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Robes-et-Femmes-1913-Satirical-Fashion-Book. Though not as often remembered as his contemporary artists like George Barbier, Paul Iribe, Charles Martin and Andre-Edouard Marty – these illustrations remind us over a century later of how the “new modes” from Parisian designers were caused quite a stir. The designs are Sacchettis own, but are clearly poking fun at the outlandish feathered and turbaned styles of a certain Paul Poiret.

Hairstyles of the 1920s - as with most other aspects of the 1920s woman’s look – were short short short !

1928-Designer-Evening-Dresses-Photos by-Edward-Steichen. Evening-wear was the domain of the great designers. Madeleine Vionnet popularized the bias cut, where a woven fabric, mainly silk, was cut at a 45 degree angle to its major seam lines, allowing the fabric to hang and drape in sinuous folds and stretch over the contours of a woman’s figure. The beauty of the bias cut, was that the dress could be pulled on and off with ease.

Coco-Chanel-suits-Paris-1926 1920’s Day Wear The middy blouse, which American women had for some time found practical, had arrived in Europe in 1917 along with the American troops. Its impact was considerable, inspiring practical young designers like Coco Chanel to incorporate jersey and other traditionally male fabrics, to create the first genuine casual clothing for European women.

1926-summer-frocks By 1926, most spring and summer dresses were sleeveless or cap sleeved scoop-neck lightweight dresses with a lowered waist or no waistline at all

Lofficiel-de-la-mode-Anna-Pavlova-in-a-Drecoll-coat The wrap-over coat in tweed was the favourite winter coat, and if you could afford it, you draped your self in velvet and furs. Opulence was the key.

Jeanne-Lanvin - Paris Designer The two popular silhouettes of the early 1920s – the 'robe de style' – and the emerging ‘garconne’ look. At the start of the decade the couture designs from Paris drew mostly from historical lines, with nipped waists and billowing skirts – called Robe de Style ( a trend that was to be repeated in the 1950s).

The Evolution of the 1920s Silhouette- Leaving behind once and for all the ‘ S ‘ bend corset look of the Edwardian age, it was only natural that the modernist influenced lines of the 1920’s would go to a polar opposite of – no curves at all, straight figure, flat chests and boyish look. It was a battle between the feminine and the modernist.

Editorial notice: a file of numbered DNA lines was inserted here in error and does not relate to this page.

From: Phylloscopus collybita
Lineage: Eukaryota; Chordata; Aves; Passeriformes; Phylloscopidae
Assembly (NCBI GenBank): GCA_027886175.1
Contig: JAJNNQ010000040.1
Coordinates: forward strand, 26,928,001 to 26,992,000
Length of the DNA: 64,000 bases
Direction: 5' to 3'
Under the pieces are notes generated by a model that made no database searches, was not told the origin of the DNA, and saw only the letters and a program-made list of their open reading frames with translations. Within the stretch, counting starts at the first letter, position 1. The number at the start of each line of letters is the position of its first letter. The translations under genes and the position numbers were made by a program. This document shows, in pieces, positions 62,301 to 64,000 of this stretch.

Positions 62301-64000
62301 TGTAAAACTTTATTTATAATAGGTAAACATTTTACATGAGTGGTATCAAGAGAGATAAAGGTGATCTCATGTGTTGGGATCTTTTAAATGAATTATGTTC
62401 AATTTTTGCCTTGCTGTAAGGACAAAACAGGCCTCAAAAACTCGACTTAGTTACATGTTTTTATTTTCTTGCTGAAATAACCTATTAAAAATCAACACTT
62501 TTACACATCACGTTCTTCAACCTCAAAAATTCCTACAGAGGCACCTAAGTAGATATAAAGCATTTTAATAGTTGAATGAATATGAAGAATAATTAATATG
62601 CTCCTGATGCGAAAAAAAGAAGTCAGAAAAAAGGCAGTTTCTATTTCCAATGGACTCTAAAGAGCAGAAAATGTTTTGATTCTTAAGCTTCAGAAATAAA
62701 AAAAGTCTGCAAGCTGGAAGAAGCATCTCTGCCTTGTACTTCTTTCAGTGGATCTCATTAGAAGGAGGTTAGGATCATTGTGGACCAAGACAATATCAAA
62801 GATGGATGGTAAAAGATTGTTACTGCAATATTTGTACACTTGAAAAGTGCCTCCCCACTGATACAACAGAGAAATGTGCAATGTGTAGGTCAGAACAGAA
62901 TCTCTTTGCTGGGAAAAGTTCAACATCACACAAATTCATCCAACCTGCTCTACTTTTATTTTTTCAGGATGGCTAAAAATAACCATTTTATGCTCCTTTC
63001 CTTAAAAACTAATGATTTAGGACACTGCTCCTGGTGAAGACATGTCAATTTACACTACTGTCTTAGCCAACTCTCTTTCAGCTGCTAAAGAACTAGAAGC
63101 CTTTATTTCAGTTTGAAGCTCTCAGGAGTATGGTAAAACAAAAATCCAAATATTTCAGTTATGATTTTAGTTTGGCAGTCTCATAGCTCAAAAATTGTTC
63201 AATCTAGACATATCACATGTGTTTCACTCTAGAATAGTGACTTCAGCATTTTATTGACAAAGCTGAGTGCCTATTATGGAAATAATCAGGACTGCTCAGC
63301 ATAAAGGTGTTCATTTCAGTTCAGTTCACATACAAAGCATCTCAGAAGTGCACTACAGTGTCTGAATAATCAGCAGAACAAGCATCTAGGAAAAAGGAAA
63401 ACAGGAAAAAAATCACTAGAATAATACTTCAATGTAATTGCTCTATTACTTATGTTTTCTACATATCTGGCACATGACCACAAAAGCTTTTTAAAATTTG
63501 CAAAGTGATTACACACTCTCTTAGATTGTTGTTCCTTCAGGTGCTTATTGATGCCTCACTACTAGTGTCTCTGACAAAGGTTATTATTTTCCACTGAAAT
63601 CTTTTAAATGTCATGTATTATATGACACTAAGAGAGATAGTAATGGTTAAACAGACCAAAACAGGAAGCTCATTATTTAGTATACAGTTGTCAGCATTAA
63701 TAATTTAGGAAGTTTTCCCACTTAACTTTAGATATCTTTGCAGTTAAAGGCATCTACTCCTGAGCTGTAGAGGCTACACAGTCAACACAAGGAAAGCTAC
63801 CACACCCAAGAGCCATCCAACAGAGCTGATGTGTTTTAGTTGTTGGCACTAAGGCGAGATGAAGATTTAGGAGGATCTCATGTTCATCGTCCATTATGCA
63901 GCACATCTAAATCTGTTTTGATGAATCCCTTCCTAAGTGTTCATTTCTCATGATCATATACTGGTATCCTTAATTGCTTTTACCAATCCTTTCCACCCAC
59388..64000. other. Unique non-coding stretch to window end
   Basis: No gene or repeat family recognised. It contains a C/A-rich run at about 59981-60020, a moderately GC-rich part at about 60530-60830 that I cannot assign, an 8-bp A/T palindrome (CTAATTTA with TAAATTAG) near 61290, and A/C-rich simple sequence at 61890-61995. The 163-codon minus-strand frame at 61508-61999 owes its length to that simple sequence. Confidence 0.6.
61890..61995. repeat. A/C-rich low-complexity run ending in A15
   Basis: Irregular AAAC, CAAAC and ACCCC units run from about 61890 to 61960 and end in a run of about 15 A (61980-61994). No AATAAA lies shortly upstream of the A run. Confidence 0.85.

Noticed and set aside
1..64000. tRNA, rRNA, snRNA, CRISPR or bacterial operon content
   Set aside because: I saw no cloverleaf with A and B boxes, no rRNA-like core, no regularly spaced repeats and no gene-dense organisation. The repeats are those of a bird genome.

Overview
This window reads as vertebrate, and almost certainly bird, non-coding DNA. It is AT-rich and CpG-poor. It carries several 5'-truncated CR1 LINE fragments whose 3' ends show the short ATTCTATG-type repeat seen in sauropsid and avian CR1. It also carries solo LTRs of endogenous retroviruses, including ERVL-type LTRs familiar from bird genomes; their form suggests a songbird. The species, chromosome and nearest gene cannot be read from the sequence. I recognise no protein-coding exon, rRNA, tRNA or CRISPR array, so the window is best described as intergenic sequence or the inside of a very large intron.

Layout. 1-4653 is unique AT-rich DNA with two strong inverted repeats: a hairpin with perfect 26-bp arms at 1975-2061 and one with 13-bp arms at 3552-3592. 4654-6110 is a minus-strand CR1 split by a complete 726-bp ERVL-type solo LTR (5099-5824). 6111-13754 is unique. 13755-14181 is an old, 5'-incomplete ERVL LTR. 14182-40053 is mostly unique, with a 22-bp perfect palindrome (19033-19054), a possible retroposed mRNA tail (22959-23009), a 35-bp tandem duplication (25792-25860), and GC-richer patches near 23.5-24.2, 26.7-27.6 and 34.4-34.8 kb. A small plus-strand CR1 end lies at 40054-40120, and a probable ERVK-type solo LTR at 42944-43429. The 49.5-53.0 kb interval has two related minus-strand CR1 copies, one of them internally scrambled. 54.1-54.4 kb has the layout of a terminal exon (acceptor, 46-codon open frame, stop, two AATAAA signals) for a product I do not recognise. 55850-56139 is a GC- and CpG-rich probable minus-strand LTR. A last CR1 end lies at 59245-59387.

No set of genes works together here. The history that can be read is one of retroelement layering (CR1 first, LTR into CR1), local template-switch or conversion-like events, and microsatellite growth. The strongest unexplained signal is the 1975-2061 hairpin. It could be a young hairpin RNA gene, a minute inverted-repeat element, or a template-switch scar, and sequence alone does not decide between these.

Long before the name of Jimmy Choo or Prada became synonymous with women’s shoe fashions – the two names which every woman of means sought out in fashionable shoes during the 1920’s were André Perugia and Salvatore Ferragamo.


The major designers in modernist fashions included Chanel, Lanvin ( who always seemed to be a step ahead of the younger ones) and new surrealist designers like Elsa Schiaparelli ( who first splashed on to the fashion scene in 1927 with her trompe l’oeil bow sweater)

Clara-Bow wearing the famous DIY little black dress by designer Travis Banton in the hit 1928 film "IT". In a memorable scene, Bow takes a scissors to her day suit and transforms it into an evening frock.

Gilbert Adrian - Hollywood designer with Greta Garbo in 1929

The fringy mini-dress- so often seen as the typical evening gown from the 1920s, is a popular misconception brought about by the 1960s revival of certain 1920s fads. In fact the normal hemline rose to just below the knee. This hem height was particularly favoured by women as they enjoyed the freedom and swishing feeling against their legs

The-first-Page Boy Bob-hair-cut-1921-Mary-Thurman. The first moteworthy page boy haircut by an American actress was that of Mary Thurman. It created quite a stir, and was the most copied of all the Hollywood bobbed hairstyle imports from Europe.

To bob or not to bob hair – The major dilemma facing women in 1924 -

1920S-COLOR-CHART-FOR-BLONDES Miss Laurene Hempstead, an expert in color harmonies, writes the first in a series of four 1920′s beauty articles on color for the four different types of feminine beauty.

Significant-Flapper-Evening-dresses-of-the-1920s Chanel’s black evening dresses with huge transparent draperies. Molyneux’s transparent printed dresses with full scalloped skirts and arm draperies. Paquin’s acid green moire dresses. source -Vintage Fashion Sourcebook – Carlton Books

The modern ‘myth’ of the ‘flapper’ party dress is more a relic of the 1960′s revival. In fact the normal hemline was below the knee and particularly favoured by women as they enjoyed the swishing freedom against their legs of the new softer and more feminine fabrics weighed down with elegant bead work – a particular feature in a 1920s evening dress. Silk was the favored fabric in chiffon, velvet and taffeta

Ready to wear clothing was in the future, and most women of moderate means simply went out and bought the latest McCalls or subscribed to the sewing patterns published by design gurus like Mary Brooks Picken from the Women’s Institute.Fashion houses brought out new lines twice a year in the 1920′s and the cuts and appliqués were eagerly consumed and copied by fashion magazines around the world.